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Fashion’s consummate overachiever outdid himself in 2011, unfurling collaborations and side projects galore, keeping Chanel and Fendi running at high creative throttle, and mapping out ambitious plans for his signature brand.
There was even a new women’s fragrance aptly named for his dazzling output: Karleidoscope.
“As you know, I love occasional co-branding,” the designer deadpanned in July, then discussing the exclusive capsule collection he designed for Macy’s with an average price tag of $100. Hundreds mobbed the Herald Square flagship when Lagerfeld made an appearance in September for its launch in the retailer’s Impulse department.
It was but one of multiple collaborations this year, including an ongoing collection for Italy’s Hogan, a line of pens and lighters for S.T. Dupont, crystal tableware for Sweden’s Orrefors, a pop-up shop for the Schwarzkopf hair-care brand and graphic bottle designs for Coca-Cola Light in Europe.
Well aware of his popularity, Lagerfeld unveiled long-awaited plans to take his signature brand into the burgeoning masstige price zone. A new collection labeled Karl is to debut on Net-a-Porter in January, and a more upscale Karl Lagerfeld Paris line, licensed to Italy’s Ittierre SpA, is to follow for fall 2012. Coming onstream in 2013 is a signature line of men’s and women’s timepieces with Fossil Inc.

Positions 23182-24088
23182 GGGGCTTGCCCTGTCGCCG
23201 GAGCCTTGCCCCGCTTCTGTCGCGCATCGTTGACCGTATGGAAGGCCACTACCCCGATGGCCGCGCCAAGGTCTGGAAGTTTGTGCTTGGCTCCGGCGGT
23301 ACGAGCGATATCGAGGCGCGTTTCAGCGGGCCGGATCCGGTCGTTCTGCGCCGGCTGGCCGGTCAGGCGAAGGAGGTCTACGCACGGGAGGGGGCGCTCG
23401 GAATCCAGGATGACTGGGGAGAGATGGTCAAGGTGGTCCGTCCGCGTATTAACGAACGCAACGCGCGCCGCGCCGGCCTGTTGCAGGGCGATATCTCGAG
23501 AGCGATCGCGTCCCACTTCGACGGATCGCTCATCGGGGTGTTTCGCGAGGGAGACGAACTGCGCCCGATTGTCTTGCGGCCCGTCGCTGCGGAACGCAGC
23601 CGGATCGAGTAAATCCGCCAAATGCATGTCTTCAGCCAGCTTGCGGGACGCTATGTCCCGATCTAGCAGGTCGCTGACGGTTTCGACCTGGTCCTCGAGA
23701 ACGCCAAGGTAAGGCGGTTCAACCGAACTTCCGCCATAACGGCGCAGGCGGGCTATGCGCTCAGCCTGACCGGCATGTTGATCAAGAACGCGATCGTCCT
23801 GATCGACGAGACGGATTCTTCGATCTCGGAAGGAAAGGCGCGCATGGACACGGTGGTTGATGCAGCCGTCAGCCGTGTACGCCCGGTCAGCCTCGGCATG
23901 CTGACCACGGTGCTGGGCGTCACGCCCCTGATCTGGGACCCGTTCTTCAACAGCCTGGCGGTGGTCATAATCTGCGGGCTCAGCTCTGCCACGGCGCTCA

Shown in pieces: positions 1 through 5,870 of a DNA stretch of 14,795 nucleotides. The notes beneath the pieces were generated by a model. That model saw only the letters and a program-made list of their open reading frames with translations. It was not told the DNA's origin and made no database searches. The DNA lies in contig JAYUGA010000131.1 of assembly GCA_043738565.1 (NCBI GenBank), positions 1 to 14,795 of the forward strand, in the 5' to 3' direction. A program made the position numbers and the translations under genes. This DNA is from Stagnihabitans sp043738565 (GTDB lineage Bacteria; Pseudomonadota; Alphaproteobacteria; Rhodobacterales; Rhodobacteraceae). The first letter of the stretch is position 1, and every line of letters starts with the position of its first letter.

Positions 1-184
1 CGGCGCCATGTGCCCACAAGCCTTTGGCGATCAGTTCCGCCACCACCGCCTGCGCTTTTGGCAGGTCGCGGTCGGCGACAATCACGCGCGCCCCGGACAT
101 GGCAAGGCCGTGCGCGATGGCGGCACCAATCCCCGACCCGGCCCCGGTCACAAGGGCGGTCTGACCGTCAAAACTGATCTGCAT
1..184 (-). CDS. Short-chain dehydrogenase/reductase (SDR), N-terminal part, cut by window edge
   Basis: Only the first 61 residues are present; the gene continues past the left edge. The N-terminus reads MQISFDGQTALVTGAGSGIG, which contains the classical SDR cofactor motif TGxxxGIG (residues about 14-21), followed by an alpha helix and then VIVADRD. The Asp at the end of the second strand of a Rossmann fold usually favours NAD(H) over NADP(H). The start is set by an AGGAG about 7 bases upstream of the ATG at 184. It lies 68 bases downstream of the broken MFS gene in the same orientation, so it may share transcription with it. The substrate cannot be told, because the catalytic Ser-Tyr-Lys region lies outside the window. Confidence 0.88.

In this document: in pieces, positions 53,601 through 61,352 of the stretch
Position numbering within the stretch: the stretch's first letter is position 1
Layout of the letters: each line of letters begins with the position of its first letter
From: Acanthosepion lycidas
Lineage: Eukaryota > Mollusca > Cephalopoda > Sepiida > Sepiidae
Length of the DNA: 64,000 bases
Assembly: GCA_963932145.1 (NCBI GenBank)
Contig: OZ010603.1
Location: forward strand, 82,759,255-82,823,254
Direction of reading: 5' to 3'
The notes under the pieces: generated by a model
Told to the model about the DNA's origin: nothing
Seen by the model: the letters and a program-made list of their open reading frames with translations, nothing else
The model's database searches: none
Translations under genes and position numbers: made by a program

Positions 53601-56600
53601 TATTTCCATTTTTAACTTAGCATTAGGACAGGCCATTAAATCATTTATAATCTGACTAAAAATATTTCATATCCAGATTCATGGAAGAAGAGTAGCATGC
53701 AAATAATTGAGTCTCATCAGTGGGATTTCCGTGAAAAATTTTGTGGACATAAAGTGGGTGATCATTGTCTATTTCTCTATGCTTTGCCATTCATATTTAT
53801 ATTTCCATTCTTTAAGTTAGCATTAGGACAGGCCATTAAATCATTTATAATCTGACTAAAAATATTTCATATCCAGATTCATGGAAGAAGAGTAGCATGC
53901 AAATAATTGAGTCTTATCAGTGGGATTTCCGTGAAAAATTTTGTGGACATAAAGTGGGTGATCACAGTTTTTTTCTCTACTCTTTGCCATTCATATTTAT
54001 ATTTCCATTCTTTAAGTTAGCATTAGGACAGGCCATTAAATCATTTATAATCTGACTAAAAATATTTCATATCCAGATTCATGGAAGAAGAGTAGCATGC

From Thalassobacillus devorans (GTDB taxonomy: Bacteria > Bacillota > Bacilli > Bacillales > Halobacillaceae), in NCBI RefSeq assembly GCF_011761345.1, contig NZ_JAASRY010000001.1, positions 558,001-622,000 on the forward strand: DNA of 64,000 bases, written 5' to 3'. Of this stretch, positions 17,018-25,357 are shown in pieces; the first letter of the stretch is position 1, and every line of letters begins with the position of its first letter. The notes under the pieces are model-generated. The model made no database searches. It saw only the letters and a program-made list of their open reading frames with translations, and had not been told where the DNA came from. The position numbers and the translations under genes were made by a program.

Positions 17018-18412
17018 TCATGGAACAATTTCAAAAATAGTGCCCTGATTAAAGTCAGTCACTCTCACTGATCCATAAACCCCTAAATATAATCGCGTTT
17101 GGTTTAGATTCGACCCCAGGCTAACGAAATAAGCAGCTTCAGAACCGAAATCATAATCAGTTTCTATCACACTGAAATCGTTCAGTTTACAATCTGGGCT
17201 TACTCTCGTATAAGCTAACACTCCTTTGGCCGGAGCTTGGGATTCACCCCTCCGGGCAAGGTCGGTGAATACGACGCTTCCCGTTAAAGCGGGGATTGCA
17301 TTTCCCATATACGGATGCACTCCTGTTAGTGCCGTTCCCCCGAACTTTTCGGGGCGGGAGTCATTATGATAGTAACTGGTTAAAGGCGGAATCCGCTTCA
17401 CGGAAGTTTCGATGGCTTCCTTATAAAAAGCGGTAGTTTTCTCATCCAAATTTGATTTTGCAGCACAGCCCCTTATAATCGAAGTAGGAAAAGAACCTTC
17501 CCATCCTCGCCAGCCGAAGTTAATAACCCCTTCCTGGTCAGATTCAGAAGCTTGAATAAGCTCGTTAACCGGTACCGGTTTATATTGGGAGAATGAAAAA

Pier Paolo Righi, the new president of Karl Lagerfeld BV, said he expects to multiply “substantially” sales of Lagerfeld branded products — currently generating “north of 100 million euros,” or about $133.4 million at current exchange, annually at retail. “We also think there is a big opportunity to drive the business with strategic alliances and partnerships,” Righi added.
Meanwhile, Lagerfeld turned out hit collections for his main employer, Chanel, and also for Fendi, earning acclaim by making a convincing case for daywear at both houses amid a sea of party dresses on designer runways.
“Life is not a cocktail party,” he proclaimed backstage before Fendi’s spring 2012 show in Milan, a parade of fetching, grown-up clothes. “I like daily life.”
That said, Lagerfeld did not relinquish his title as one of fashion’s most formidable and imaginative showmen, sending Chanel collections parading down the grand, sloping promenade in front of the mythic Hotel du Cap-Eden-Roc; down barren planks lined with smoking volcanic rock for a show WWD dubbed “Apocalypse Wow”; or through a magical undersea world constructed across the expanse of Paris’ Grand Palais.
And that’s not everything Lagerfeld crossed off his eye-watering to-do list.
Besides a slew of editorial shoots and campaigns for Chanel, Fendi and Dior Homme, other photography projects included a Chanel handbag campaign starring Blake Lively and a series of television commercials he directed for Magnum ice cream starring Rachel Bilson.
For ordinary nine-to-fivers, it may be comforting to know even Lagerfeld has his limits. Discussing plans to release, with his friend Gerhard Steidl, the complete writings of Friedrich Nietzsche as the 19th-century philosopher wanted them published, Lagerfeld noted he would print the 12-volume set, “Nietzsche’s Nietzsche,” in German only. “I would love to publish it in English, but it would take five to seven years to translate it,” he lamented.